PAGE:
West Cork is the popular name for the western half of Ireland's largest county. As such, it has nothing to do with the actual city of Cork. There is no precise boundary, but West Cork begins somewhere a few miles west of Cork city and extends to Cape Clear in the south and Dursey Head in the west. Thus, it is the size of many an entire Irish county and has its own unique identity, distinct from the rest of Cork.
West Cork is a region of rugged beauty. Villages of brightly painted houses nestle among the hills and valleys. The coastline is deeply indented by long fiord-like inlets. Westwards from Baltimore the view becomes ever more spectacular with high cliffs and countless rocky islands facing out into the Atlantic, while in the distance loom the highest mountains in Ireland. Here and there stand reminders of former inhabitants — Victorian mine workings, Napoleonic watchtowers, mediaeval castles, Iron Age forts, neolithic tombs and standing stones. In historical times the southern part of West Cork was the Barony of Carbery and the O'Driscolls of Baltimore were one of its pre-eminent clans.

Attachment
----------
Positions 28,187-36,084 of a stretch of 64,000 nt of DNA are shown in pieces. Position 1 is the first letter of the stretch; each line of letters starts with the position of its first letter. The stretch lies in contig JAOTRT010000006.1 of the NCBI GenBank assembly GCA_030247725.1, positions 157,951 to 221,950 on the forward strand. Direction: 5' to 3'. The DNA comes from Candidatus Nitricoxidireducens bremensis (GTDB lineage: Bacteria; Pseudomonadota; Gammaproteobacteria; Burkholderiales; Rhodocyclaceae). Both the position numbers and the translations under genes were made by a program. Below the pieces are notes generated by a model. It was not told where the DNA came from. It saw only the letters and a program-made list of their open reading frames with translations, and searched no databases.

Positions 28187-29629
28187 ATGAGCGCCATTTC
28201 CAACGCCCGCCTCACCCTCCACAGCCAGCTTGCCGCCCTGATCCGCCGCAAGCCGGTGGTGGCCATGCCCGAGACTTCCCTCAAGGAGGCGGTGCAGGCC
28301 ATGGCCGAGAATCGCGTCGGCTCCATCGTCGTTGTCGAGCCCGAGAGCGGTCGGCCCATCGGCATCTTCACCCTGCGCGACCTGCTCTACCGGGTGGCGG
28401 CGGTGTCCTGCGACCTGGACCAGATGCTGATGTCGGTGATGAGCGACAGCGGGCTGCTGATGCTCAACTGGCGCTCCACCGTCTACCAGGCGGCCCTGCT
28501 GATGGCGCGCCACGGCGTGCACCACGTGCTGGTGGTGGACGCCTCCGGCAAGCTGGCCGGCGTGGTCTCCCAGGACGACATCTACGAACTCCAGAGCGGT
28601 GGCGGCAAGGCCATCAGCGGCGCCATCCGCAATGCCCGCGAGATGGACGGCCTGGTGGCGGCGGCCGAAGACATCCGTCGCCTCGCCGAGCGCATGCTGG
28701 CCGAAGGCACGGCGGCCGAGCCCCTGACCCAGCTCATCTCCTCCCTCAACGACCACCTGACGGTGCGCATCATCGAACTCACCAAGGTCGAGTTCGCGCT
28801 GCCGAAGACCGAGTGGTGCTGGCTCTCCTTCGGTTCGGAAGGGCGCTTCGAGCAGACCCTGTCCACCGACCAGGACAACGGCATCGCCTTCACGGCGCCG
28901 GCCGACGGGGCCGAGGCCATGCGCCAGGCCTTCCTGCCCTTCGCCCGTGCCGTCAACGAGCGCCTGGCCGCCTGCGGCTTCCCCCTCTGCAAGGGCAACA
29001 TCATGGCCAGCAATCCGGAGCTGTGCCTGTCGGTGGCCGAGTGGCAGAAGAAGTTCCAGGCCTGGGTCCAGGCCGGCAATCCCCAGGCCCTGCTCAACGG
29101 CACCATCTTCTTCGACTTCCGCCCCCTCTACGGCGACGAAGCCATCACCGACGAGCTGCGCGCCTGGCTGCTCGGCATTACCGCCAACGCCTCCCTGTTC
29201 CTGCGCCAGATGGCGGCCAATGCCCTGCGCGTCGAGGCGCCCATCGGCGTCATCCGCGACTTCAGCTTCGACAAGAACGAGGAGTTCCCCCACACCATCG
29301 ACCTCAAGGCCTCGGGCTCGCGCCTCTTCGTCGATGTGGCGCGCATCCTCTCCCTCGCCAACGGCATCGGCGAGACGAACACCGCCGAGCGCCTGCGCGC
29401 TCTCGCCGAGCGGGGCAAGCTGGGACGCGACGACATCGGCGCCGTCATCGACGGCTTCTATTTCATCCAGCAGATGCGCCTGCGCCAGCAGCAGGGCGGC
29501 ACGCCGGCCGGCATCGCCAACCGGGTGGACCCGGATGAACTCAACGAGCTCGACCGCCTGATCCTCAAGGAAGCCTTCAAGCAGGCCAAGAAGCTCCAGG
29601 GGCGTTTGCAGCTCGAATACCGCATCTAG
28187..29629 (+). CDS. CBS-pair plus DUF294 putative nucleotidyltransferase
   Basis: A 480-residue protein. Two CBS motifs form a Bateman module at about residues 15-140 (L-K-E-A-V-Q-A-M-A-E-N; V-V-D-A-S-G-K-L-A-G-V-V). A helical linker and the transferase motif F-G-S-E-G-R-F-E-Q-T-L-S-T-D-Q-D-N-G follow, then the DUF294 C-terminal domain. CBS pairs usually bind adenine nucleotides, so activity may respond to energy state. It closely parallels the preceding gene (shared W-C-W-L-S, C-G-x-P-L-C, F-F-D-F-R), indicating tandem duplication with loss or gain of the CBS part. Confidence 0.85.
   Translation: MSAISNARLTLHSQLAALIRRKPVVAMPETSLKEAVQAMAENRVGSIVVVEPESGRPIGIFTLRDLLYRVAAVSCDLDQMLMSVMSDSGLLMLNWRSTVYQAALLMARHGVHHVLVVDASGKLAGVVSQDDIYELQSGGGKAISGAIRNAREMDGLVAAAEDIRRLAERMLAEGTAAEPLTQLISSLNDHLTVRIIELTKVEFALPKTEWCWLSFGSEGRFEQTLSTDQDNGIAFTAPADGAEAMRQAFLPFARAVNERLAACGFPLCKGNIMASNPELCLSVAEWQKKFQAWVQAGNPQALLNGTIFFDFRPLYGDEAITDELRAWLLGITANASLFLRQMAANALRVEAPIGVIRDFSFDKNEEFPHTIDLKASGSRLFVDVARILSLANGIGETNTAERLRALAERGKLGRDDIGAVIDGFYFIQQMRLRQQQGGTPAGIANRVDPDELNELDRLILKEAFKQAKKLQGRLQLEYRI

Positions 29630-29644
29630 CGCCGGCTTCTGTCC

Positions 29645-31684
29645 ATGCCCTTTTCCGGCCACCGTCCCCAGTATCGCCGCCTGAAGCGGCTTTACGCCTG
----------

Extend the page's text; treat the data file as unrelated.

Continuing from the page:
The sea is an important influence on the landscape of West Cork, where the Gulf Stream encounters land for the first time on its long journey across the ocean. The mildness of the resulting climate allows tender plants to flourish, even in the wild. One of them, Fuchsia magellanica, has become the unofficial emblem of the region.
West Cork is popular with holidaymakers, especially those seeking somewhere slightly off the well-trodden tourist trail. There are ferries to Cork from the Continent; cruise liners call at Cork harbour; Cork airport is served by flights from all over Europe and North America too. Cork city has all the transport links of a modern city and in little more than an hour you can be at Baltimore, in the otherworldly heart of southwest Ireland.